Polaroid often commissioned works from photographers, including Andy Warhol and Robert Mapplethorpe, both of whom became famous for their Polaroid portraits. Warhol is the artist most often associated with Polaroid, and a Warhol self-portrait is one of the first images in the catalogue. The book also features a timeline of Polaroid's corporate history, and an essay by editor and curator Lombino on the various photographic techniques and genres represented in the exhibition.

Polaroid's founder, Edwin Land, invented the instant camera, and Polaroid was one of the few camera companies to achieve a level of brand recognition equal to Kodak. (Both companies eventually filed for bankruptcy, after being eclipsed by digital photography.) Polaroid's most famous camera was the iconic SX70 (Phaidon Design Classics #749), and The Polaroid Years includes stills from an SX70 promotional film by Charles and Ray Eames.

Wednesday, 4 November 2015

The Sunday Mail

The Sunday Mail
Three journalists from The Sunday Mail, a Zimbabwean state newspaper, were arrested on Monday. Editor Mabasa Sasa, investigations editor Brian Chitemba, and reporter Tinashe Farawo are facing charges of slander related to a front-page story published on Sunday headlined "Top cop fingered in poaching saga".

The article, written by Chitemba and Farawo, claimed that an assistant police commissioner was among several officials involved in elephant-poaching at Hwange National Park. The report has not been deleted from the newspaper's website. The three journalists are due to appear in court today.

PDF

Tuesday, 3 November 2015

The World History Of Animation

The World History Of Animation
The World History Of Animation, by Stephen Cavalier, is a chronological history of film and television animation, divided into five eras: "The Origins of Animation" (the pre-history of cinema), "The Era of Experimentation" (silent animated films), the "Golden Age of Cartoons" (including the Disney classics), "The Television Age", and "The Digital Dawn" (CGI and Pixar).

The book begins by summarising the histories of the animation industries of four world regions: North America, Western Europe, Eastern Europe, and Asia. Each region has a timeline and a few pages of narrative history. Four other world regions - Scandinavia, Australasia, Latin America, and Africa - are given timelines only.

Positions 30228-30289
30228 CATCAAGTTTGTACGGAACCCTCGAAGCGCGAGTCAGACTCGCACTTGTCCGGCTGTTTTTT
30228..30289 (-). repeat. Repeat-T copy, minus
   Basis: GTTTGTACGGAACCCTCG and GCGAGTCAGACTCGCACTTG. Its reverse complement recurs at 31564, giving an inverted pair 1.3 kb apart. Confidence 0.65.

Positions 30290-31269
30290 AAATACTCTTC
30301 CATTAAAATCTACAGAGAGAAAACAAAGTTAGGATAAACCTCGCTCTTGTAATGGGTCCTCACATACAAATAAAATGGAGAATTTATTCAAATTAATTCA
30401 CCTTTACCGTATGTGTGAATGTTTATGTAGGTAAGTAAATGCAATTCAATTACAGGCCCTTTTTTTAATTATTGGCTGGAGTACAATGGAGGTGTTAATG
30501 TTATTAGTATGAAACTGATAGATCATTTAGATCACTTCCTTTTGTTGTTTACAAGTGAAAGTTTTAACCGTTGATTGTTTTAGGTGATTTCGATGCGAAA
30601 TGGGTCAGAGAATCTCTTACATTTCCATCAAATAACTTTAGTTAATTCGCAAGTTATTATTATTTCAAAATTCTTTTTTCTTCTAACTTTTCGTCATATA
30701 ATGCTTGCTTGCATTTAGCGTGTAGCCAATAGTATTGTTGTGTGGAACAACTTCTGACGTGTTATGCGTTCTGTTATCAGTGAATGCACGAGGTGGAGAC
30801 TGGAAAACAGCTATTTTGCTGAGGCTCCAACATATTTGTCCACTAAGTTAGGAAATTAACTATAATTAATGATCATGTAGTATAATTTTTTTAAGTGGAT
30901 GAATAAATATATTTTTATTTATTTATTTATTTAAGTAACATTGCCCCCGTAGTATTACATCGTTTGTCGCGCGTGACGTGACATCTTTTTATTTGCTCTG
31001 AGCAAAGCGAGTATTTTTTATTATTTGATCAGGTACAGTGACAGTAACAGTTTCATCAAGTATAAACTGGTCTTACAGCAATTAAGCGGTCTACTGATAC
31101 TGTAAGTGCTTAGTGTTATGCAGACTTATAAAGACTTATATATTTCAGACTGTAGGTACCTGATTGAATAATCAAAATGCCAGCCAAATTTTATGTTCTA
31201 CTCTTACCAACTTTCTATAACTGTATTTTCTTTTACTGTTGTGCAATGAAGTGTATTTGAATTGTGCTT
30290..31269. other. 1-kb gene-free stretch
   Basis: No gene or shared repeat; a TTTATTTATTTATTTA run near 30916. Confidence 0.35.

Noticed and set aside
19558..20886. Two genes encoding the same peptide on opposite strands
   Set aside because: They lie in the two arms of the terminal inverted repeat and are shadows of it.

The rest of the book consists of reviews of significant animated films and television series, many of which are accompanied by colour illustrations. (Most of the images are frame-enlargements, though a few - such as Filmstudie and Mothlight - are photographs of actual celluloid film strips.) There are also profiles of notable animators and studios.

The author notes that "Although it is impossible for any book to be an exhaustive survey of the entire industry, I have tried to include examples from as many different genres and styles as possible." The book's entries are certainly wide-ranging: its definition of 'animation' encompasses not only cartoons but also photographic experiments, art films, and movie special effects.

The greatest book on animation is Giannalberto Bendazzi's Cartoons: 100 Years Of Cinema Animation (1994). Cavalier's book, with its brief coverage of African and Latin American cartoons, is more international than most animation histories, though Bendazzi's Cartoons is the only truly global study. However, Cavalier's book is useful as it's more up-to-date than Bendazzi's, and it includes more illustrations. (Bendazzi's three-volume Animation: A World History, the definitive history of the subject, will be published later this year.)

The World Encyclopedia Of Cartoons (1980), edited by Maurice Horn, contains biographies of hundreds of animators from around the world. The Anime Encyclopedia and Anime: A History provide the best coverage of Japanese animation. Moving Animation is a history of computer animation.

The Art Of Pop Video

The Art Of Pop Video
The Art Of Pop Video, by Michael P Aust and Daniel Kothenschulte, is the catalogue of an exhibition that opened in Germany in 2011 and transferred to the UK in 2013. The book (accompanied by a DVD) includes several short essays, and features images from more than 100 music videos. (Each video is represented by a grid of twelve small screenshots, arranged like a storyboard.)

Experimental films by Man Ray and Len Lye are included, as is the Bob Dylan documentary Dont Look Back (described as the "most quoted music video of all times"). Most of the videos are from the MTV era, such as Michael Jackson's Thriller ("the first music video blockbuster") and Madonna's Express Yourself (inspired by Metropolis; directed by David Fincher).

Michael Shore's Rolling Stone Book Of Rock Video has more background on the history of music videos (including earlier formats such as Soundies and Scopitones), though it was published in 1984. The Art Of Pop Video is therefore more up-to-date, and it has many more illustrations.